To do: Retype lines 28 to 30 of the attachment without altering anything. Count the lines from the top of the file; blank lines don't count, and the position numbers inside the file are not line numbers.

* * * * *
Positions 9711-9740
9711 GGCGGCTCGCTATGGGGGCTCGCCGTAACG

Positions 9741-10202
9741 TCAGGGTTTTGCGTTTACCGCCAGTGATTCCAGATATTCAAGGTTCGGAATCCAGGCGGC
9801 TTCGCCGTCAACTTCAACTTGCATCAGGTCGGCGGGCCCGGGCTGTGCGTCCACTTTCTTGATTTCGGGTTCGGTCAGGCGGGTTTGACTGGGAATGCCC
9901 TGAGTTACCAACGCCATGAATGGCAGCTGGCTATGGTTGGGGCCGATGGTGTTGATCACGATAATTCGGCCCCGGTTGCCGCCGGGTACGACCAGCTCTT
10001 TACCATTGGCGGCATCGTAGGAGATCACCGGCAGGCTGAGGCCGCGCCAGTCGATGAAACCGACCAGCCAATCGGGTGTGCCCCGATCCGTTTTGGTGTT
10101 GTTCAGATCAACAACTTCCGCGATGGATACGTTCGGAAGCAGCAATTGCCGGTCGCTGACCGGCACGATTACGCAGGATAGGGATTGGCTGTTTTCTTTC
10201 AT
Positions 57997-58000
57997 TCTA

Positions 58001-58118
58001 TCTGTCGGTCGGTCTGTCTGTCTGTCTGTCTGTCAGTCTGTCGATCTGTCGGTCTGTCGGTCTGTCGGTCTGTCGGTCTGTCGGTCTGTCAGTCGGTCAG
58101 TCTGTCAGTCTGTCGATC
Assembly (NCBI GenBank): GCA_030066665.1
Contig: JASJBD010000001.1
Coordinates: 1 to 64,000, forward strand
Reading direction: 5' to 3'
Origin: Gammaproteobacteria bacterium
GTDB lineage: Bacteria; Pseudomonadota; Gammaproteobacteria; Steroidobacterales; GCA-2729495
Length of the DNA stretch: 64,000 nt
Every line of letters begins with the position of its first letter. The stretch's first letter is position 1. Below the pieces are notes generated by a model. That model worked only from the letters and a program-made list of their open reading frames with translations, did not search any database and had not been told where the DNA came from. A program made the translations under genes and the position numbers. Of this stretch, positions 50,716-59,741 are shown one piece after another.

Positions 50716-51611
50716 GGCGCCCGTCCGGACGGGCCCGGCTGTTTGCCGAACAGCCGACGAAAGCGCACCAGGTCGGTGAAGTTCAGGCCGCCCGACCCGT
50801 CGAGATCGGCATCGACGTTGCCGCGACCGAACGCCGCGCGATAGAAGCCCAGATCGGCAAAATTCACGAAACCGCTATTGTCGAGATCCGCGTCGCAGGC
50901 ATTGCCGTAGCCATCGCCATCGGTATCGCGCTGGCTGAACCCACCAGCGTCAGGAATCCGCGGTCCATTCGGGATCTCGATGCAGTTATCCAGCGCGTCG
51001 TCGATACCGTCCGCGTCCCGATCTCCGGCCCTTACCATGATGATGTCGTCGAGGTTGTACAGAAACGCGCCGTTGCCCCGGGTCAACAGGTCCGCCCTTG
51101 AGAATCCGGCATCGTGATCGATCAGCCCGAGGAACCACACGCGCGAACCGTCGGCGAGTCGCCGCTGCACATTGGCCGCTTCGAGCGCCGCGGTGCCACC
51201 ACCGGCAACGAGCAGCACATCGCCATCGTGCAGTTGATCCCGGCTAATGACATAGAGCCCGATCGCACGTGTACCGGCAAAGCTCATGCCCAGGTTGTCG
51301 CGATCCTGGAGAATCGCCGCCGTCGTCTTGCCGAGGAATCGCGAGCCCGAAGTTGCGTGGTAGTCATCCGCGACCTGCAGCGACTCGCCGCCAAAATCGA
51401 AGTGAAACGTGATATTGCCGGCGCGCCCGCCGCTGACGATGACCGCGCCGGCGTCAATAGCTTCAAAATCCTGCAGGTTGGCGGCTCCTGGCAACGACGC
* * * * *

51101 AGAATCCGGCATCGTGATCGATCAGCCCGAGGAACCACACGCGCGAACCGTCGGCGAGTCGCCGCTGCACATTGGCCGCTTCGAGCGCCGCGGTGCCACC
51201 ACCGGCAACGAGCAGCACATCGCCATCGTGCAGTTGATCCCGGCTAATGACATAGAGCCCGATCGCACGTGTACCGGCAAAGCTCATGCCCAGGTTGTCG
51301 CGATCCTGGAGAATCGCCGCCGTCGTCTTGCCGAGGAATCGCGAGCCCGAAGTTGCGTGGTAGTCATCCGCGACCTGCAGCGACTCGCCGCCAAAATCGA